Carson remembers his father's Irish storytelling, his yarns about red- herring fishing fleets and Dutch dairy farmers sailing to the moon "in argosies of hot-air drifters, there to mine the lunar cheese deposits". His book often echoes this kind of madcap blarney, but it lays it down in a multi-track, polyphonic babel of storytelling voices, drawn from Celtic legends of the Sidhe or fairy folk, Greek and Latin metamorphoses, natural science, optics, botany, hagiography - in short from a lifetime's reading. It's also an extended, vibrant piece of writing - a prose poem, rattled off at high speed but sharply detailed, with every word chosen for its spring, echo, texture, and the whole glowing (amber-like) from a pervasive mood of delight at the variety of the world. Meditating on the sources of argot, or thieves' cant, Ciaran Carson lists the cast in a kind of delirium: "Picture the roads and the inns thronged with tinkers, tooth-drawers, pedlars, ostlers, carters, porters, horse-gelders and horse- leeches, idiots, apple-squires, broomsmen, bawds, chive-fencers, kinchen- coves, soothsayers and sow-gelders ..." and so it goes on, irrepressibly, through "vampers", "waste-butts" and "bosom-buddy bugger-lugs".
Chapter headings from "Antipodes" to "Zoetrope" by way of "Ergot" and "Foxglove" and "Nemesis" and "Opium", give the dictionary flavour of Carson's browsing; the book is even ornamented with vignettes from a l927 illustrated encyclopaedia. Amber itself doesn't have a chapter to itself, but studs the text throughout, a string of beads told off at intervals: we learn that "electricity" comes from the Greek for amber, elektrum, because the Greeks noticed it produces static when rubbed; that one Demonstratus declared lynxes pissed amber, the males the tawny variety, the females more lemony. In one of his typical fugues, Carson whirls us from the use of amber as a prized varnish for paintings, then, via vernis (French) and berniz (Spanish) to Queen Berenice who cut off her golden hair (her amber hair) and offered it to the temple in return for her husband's safe return, whence it was transformed into a constellation to honour her faithfulness, the Coma Berenices. "So, when a hair strays from the stock of an artist's brush to flaw the application of paint or varnish, it is known as a berenice". And all this in one short paragraph.
In the wake of Tales from Ovid, several myths of rape and shape-shifting are quite solemnly retold here; but then by leaps of imagination, surrealist happenstance, and oblique chains of association, Carson can't sustain the earnestness, and he keys the classics into a much more arcane body of lore: his chapter on Jacinth, or the properties and associations of the bluebell, opens with Hyacinthus, the youth whom Apollo loved - and killed by mistake while playing discus together (like frisbee champions on Muscle Beach in Venice, California); it then weaves to St Hyacinthus, who began life as Jacko Odravag, was converted when he witnessed St Dominic resurrect a rider who'd been thrown from his horse, and became the most ardent of proselytising Inquisitors, ranging from Muscovy to Tibet and back again. Lithuania was one of his more successful missions, and he's the country's patron saint; the well of St Hyacinth is fished for amber pebbles on his feastday.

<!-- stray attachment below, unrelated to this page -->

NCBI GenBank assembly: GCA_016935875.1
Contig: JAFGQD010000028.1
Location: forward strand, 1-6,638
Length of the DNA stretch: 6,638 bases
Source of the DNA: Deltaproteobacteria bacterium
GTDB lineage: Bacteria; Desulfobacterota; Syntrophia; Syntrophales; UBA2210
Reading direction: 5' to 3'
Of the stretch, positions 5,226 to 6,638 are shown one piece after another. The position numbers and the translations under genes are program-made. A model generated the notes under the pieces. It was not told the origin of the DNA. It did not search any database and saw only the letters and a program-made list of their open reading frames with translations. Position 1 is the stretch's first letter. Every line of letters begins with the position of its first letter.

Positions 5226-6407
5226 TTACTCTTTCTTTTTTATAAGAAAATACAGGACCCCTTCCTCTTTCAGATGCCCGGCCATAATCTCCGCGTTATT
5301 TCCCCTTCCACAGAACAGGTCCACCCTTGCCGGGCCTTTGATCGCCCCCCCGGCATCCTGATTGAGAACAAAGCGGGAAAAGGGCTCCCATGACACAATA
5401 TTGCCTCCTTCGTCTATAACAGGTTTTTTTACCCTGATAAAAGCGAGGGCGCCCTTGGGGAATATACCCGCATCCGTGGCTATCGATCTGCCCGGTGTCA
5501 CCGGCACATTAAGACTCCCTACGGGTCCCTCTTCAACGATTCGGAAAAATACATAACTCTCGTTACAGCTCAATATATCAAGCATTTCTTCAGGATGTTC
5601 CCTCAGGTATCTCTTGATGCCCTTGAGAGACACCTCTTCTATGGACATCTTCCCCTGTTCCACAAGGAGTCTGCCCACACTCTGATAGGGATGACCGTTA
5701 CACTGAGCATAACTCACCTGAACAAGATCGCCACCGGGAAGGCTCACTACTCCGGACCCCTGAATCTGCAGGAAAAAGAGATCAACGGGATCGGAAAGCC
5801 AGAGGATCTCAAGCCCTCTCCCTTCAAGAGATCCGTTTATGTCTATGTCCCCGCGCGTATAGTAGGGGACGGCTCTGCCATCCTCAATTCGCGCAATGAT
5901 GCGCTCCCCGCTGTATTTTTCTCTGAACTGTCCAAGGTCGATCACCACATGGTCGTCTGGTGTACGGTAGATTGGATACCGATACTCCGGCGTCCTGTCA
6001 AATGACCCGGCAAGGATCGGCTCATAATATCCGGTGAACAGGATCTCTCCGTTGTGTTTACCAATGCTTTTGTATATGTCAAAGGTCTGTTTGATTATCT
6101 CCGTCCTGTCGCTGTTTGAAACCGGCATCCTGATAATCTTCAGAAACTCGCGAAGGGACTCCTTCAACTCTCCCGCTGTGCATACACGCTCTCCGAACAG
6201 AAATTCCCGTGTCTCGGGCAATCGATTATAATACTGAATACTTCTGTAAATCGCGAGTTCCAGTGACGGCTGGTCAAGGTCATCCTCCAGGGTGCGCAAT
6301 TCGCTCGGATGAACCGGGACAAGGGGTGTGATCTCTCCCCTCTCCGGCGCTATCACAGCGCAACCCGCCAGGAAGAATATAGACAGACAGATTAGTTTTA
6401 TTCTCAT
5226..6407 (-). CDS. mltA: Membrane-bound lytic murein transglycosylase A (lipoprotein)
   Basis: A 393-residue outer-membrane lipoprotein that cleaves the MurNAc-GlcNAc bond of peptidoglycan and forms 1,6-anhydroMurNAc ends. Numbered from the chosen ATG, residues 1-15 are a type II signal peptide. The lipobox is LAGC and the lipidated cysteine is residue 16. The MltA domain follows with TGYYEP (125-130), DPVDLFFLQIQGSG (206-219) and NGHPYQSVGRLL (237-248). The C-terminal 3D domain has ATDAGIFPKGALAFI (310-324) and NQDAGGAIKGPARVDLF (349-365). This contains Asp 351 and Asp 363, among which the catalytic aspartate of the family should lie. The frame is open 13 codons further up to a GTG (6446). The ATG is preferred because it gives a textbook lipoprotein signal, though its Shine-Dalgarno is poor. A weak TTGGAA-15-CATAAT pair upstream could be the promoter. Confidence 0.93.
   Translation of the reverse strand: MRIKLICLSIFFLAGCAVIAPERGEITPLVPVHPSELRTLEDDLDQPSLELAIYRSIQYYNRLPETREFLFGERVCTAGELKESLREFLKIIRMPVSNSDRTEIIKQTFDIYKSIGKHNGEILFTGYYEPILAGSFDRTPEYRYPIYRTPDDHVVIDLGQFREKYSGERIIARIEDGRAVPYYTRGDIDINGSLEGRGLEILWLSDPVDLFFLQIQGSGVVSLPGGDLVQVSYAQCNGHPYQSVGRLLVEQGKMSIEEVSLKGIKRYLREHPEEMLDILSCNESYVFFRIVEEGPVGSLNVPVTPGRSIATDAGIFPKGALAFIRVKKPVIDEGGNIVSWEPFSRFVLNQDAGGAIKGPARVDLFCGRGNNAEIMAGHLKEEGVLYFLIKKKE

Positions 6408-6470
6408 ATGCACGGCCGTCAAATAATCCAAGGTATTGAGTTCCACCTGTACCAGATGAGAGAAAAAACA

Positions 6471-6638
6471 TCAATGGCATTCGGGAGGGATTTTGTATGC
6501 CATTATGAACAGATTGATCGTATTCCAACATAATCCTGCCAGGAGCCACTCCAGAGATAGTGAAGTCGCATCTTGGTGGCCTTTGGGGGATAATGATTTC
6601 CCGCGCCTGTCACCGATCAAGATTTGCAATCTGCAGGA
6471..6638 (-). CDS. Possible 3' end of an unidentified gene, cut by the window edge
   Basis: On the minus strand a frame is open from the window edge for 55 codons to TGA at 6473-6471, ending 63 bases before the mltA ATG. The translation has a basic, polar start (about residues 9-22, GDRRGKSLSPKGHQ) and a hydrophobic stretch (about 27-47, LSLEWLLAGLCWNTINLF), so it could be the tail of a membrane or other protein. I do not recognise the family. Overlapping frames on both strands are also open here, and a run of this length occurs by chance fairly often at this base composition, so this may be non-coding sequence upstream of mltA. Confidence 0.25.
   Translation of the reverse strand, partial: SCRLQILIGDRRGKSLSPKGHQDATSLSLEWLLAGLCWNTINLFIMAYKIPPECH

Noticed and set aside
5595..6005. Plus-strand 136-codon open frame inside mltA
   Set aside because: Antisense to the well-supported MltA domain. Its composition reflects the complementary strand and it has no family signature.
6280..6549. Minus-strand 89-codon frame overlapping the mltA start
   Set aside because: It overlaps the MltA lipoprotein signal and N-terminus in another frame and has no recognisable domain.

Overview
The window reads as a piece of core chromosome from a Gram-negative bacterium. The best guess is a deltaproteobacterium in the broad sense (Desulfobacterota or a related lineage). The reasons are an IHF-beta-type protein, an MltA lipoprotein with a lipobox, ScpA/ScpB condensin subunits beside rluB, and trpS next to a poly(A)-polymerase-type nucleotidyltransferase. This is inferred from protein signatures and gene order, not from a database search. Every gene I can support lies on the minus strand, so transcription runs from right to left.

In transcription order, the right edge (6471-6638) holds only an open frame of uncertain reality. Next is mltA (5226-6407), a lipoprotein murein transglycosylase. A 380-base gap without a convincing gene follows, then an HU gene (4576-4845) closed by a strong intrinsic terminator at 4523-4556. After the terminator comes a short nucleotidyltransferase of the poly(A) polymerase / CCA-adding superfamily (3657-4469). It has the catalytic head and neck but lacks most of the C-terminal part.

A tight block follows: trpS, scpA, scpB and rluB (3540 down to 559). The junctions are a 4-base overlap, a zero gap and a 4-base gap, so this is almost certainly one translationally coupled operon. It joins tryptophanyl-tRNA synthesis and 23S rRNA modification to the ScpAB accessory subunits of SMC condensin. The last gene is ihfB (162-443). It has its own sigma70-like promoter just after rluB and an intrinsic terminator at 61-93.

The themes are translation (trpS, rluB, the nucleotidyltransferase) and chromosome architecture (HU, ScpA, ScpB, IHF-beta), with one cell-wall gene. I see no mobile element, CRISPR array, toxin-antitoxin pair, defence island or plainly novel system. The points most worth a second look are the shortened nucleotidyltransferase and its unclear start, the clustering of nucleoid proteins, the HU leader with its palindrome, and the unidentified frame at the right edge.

A dominant track of the book, ravelled into all the fairy tale telling and yarning, takes up the social history of the Netherlands during the scientific revolution of the 17th century. Carson introduces a garrulous old character, a Dutch sea captain, to tell tales that extol the civic harmony and energy of that culture. He talks of a mermaid who paints portraits of fish as yet undiscovered, but real-life figures, like Vermeer and Jan Steen, also make vivid appearances. Carson's personal excitement really shows though when he turns to innovators in the pre-eminent Dutch field of optics. The consequences of seeing in a new way, through new instruments, grips him, for it clearly offers a model for his own vision of writing. In 1674, a draper in Delft, Anthony van Leewenhoeck, first used his invention, a microscope, to look at a glass of lakewater. He wasn't appalled to find thousands of creatures swimming and wriggling in it. He found their teeming independence "a vision of the ideal republic".
Carson skims on, like one of his ebullient Dutchmen in a painting of a great frieze. The Dutch are also much cherished here for their love of smoking - Carson extols tobacco as a peace-maker, a sedative, a means of communication and concord: "When you have had a quarrel with your brother, you may wish to kill him. Sit down and smoke a pipe ... When the bowl is empty you will be ready to go to your brother and forgive him, or ask him to forgive you." Could this be so? That peace pipes work? That what all those negotiators should do is sit down and smoke together?
Fishing for Amber is a dictionary, an encyclopaedia of natural history, a handbook of simples, a calendar of saints, an inventory of a wunderkammer, a quiet riposte to the anti-smoking lobby, and an anthology of tales collected in the field. Eluding all limits of genre, neither altogether fiction nor faction, travel nor memoir, it belongs to a growing literary species: books that are simply acts of imagination. For their forerunners, we must skip back to Plutarch, and to Petrus Comestor ("the Gobbler") and thence to Montaigne and Francis Bacon and on to the Borges of A Book of Fantastic Beasts and Calvino; today, Fishing for Amber keeps company with W G Sebald and with Robert Calasso (though less high-toned). Most recently, Celeste Olalquiaga's beguiling study of aquatic fantasies of underwater cities and the like, in The Artificial Kingdom: A Treasury of Kitsch Experience (Bloomsbury pounds 20), has entered this expanding category. Ciaran Carson has hatched the literary equivalent of a platypus - an unclassifiable and engaging marvel.